20. Dry Airstream or dry intrusion • Descends cyclonically from the upper troposphere or lower stratosphere into the lower troposphere and then ascend over the cyclone • Often advances over the warm sector of the cyclone • The warm sector is often NOT a region of uniform warm, moist air!

  21. The Conveyor Belt Model of Cyclone Airflows(Carlson, 1980)

  22. Airflow and Conveyor-Belt Studies Have Suggested Structures Not Described in the Norwegian Cyclone Model Split Front and Upper “Cold” Front (Browning and Monk 1982) • Forward-tilting • Upper front is more of a moisture than temperature front • Leads to potential instability

  23. Split “Cold” Front • Often see this on satellite pictures, with a separation between surface front and middle/upper clouds.

  24. Terminology: Anafront versus Katafront • Anafront: backward leaning. Sinking on cold side and rising motion on warm side. warm cold

  25. Katafront: descent on both sides of cold front (generally stronger descent on warm side). Not much precipitation with front warm cold

  26. Strengths and Weaknesses of the Conveyor Belt Model • Strengths • If you ignore the details, one can often identify three main broad air streams in cyclones and fronts • Gets us away from thinking that all the weather action is related to frontal boundaries. Not all vertical motion or interesting weather is directly related to fronts. • Weaknessess • It is can be a great simplification to consider only three air streams • There are all kinds of intermediary trajectories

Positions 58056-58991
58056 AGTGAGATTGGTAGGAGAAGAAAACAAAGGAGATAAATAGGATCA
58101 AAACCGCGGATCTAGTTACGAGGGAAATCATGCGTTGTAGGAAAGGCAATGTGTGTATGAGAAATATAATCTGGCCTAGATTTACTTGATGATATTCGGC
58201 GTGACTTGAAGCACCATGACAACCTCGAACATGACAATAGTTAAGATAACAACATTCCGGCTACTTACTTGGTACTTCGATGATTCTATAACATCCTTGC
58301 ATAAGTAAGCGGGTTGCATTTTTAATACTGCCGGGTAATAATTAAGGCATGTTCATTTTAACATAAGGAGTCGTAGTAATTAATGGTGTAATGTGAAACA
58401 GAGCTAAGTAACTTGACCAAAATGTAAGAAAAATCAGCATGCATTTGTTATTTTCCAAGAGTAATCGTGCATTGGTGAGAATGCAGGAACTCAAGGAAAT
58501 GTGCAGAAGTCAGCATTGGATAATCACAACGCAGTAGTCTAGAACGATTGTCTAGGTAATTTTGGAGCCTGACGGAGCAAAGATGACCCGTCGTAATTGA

27. 1980s-now: The Model Revolution • Realistic model simulation at high resolution allows the creation of three-dimensional trajectories, with few assumptions. • Modern graphics promotes visualization—a major challenge. • An early example: The President’s Day Storm of 1993:http://www.atmos.washington.edu/academic/videos/PresidentsDayStorm.html

  28. Trajectories for a Relatively “Classical” Case over North America: December 14-16, 1987 (Mass and Shultz,1993)

  29. Realistic MM5 Simulation

  30. Model-Based Trajectories

  31. Dry Moist

  32. Can We Use Trajectories to Understand Why Precipitation Leads the Cold Front?